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Why not put the temple wealth to good use?

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Economy

What should India, rising but still plagued by poverty, do with a newly discovered treasure of gold coins, statues and jewels in the vault of a Hindu temple, valued at about $22 billion? Suggestions are pouring in from across the country and the world. Some say it should be used to establish universities and colleges. The man who brought the court case that resulted in the unveiling of the treasure wants it handed over to the Kerala state government. Others want a new subway system. Click here for more on that from Denver Post.

Senior Advocate, Mr K K Venugopal, representing the royal family, suggested the money could be used for opening a `ved pathsala' (school for study in ancient scriptures), training of pujaris and supporting other temples which are not as wealthy as Sree Swami Padmanbhaswamy temple.

For the full text of that report in the ToI, click here.

There is speculation that there are large caches of wealth even in the temples of Karnataka, like in Udupi, Mookambika, etc, though of course they may not compare in magnitude with the ones in Thiruvananthapuram.

Now, rather than just preserving these treasures, or pursuing some limited activity like the Ved Pathsala, etc, why not use them to pursue key infrastructure projects/ services, such as public bus transport, power distribution, water supply, solid waste disposal, effluent treatment and disposal, district hospitals management, Sabarimala and Guruvayoor temple pilgrimage facilities management, etc, on a social entrepreneurship basis? These have all so far been the monopoly domains of the government, and they have repeatedly been found wanting in capacity to meet the rapidly growing demand. For this, the temple management trusts could be made more broad-based to include retired and serving professionals of eminence, and executed by a professional team under a CEO.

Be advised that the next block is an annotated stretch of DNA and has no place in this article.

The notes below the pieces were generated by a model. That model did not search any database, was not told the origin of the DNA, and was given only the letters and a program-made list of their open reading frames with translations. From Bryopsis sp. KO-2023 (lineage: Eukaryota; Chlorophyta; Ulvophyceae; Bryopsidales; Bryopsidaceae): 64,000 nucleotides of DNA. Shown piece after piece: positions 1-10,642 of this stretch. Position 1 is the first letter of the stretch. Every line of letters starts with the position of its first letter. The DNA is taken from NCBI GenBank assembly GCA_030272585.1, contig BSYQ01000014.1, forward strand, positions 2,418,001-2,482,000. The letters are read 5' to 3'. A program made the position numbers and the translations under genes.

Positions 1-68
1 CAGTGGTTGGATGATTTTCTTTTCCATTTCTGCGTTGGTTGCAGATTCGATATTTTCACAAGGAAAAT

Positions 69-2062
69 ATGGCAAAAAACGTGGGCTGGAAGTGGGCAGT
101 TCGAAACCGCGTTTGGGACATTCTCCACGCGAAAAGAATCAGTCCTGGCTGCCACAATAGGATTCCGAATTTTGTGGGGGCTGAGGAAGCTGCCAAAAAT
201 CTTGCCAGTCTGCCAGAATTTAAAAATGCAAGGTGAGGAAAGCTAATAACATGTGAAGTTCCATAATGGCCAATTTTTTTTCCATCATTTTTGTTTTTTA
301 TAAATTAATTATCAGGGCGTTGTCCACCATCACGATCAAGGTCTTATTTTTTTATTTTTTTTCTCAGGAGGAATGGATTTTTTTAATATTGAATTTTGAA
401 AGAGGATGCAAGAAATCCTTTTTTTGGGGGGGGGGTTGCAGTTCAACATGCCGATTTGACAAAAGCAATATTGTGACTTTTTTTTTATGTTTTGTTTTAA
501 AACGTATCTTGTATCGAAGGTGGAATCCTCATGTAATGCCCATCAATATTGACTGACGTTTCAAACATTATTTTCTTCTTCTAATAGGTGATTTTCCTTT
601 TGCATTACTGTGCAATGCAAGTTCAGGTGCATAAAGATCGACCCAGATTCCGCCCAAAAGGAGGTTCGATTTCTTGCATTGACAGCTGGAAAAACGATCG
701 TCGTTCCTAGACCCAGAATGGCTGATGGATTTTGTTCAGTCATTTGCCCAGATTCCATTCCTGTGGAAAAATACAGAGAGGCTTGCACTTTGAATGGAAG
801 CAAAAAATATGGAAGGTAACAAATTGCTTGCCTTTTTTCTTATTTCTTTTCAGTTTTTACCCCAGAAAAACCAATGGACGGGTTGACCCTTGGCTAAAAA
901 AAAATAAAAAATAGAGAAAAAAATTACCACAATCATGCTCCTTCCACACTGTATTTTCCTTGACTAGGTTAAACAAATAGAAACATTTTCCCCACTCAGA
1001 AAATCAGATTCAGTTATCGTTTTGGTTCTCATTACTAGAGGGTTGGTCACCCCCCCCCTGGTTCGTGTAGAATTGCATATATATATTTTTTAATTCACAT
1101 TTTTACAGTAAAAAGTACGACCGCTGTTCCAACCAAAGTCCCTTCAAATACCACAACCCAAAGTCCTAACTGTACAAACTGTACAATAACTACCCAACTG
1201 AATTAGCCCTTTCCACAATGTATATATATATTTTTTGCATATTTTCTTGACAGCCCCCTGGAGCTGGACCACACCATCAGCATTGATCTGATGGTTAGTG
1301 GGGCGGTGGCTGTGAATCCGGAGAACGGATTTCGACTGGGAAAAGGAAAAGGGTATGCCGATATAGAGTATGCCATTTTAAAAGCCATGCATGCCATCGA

I am sure such pursuits will have the fullest blessings of Lord Padmanabha.

Muralidhar Rao

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murali772's picture

'Sterling' example

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Given the one-way flow of gold over the centuries, a staggering amount has accumulated in India. The World Gold Council estimates it to be over 20,000 tonnes, worth $1.1 trillion or half of India’s GDP. For years economists have wanted to use this unproductive asset for productive investment. And happily, the process has begun. Gold loans, bonds, and deposit schemes are all steps in the right direction. In these schemes owners of gold earn interest by depositing it with banks, which in turn releases part of it in the market, thus reducing India’s demand for imported gold.

The bigger prize is to convince temples to do the right thing and deposit their vast gold stocks in banks and earn interest. Jamal Mecklai, the currency expert, had suggested earlier this year that if Tirupati temple were to deposit a third of its holdings at two per cent interest, it could earn Rs 3,000 crore a year. Tirupati did just that in May, beginning with a 2,250-kg deposit with the State Bank of India. This is a triumph! If major temples follow suit, gold will soon flood the domestic market, imports will stop, the global gold price will fall and the rupee will strengthen.


For the full text of the blog in the SToI by Gurcharan Das, click here

Now, shouldn't this be what the Kerala temples, starting with the Padmanabhaswamy kshteram, too, being doing?

Muralidhar Rao
murali772's picture

How NRK deposits could transform the state economy

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The NRI deposits in Kerala, accounting for 30 per cent of the total deposits, are set to cross the Rs 1-trillion mark as rupee plunged to a 13-month low earlier this week, resulting in increased remittances. With nearly two million Malayalees working abroad, Kerala is one of the top beneficiaries of remittances along with Gujarat and Punjab. NRI deposits into banks in Kerala have been steadily rising in the last few quarters. The NRI deposits for the July-September quarter stood at Rs 97,466.04 crore, a 3.7 per cent rise from Rs 94,097.89 crore in April-June. - - - Because, the credit deposit ratio of Kerala that increased from 68.66 per cent to 69.83 per cent is way below the national average of 75 per cent. A minimum of 70 per cent CD ratio would contribute to the growth of Kerala, it is reckoned. It’s not as if the government has no history of thinking out of the box. When it decided to build the Cochin International Airport Ltd, it was innovative enough to push a unique private-public shareholder participation, with some big ticket NRKs taking equity participation. The Kerala government has no reason to continue being cash-strapped as around two million Malayalees working abroad are waiting to be tapped.
 
For the full text of the editorial piece in the New Indian Express, click here
 
The state is badly lacking in good leadership. Perhaps, it needs a Devendra Fadnavis, Manohar Parrikar, or a Suresh Prabhu
 
Muralidhar Rao

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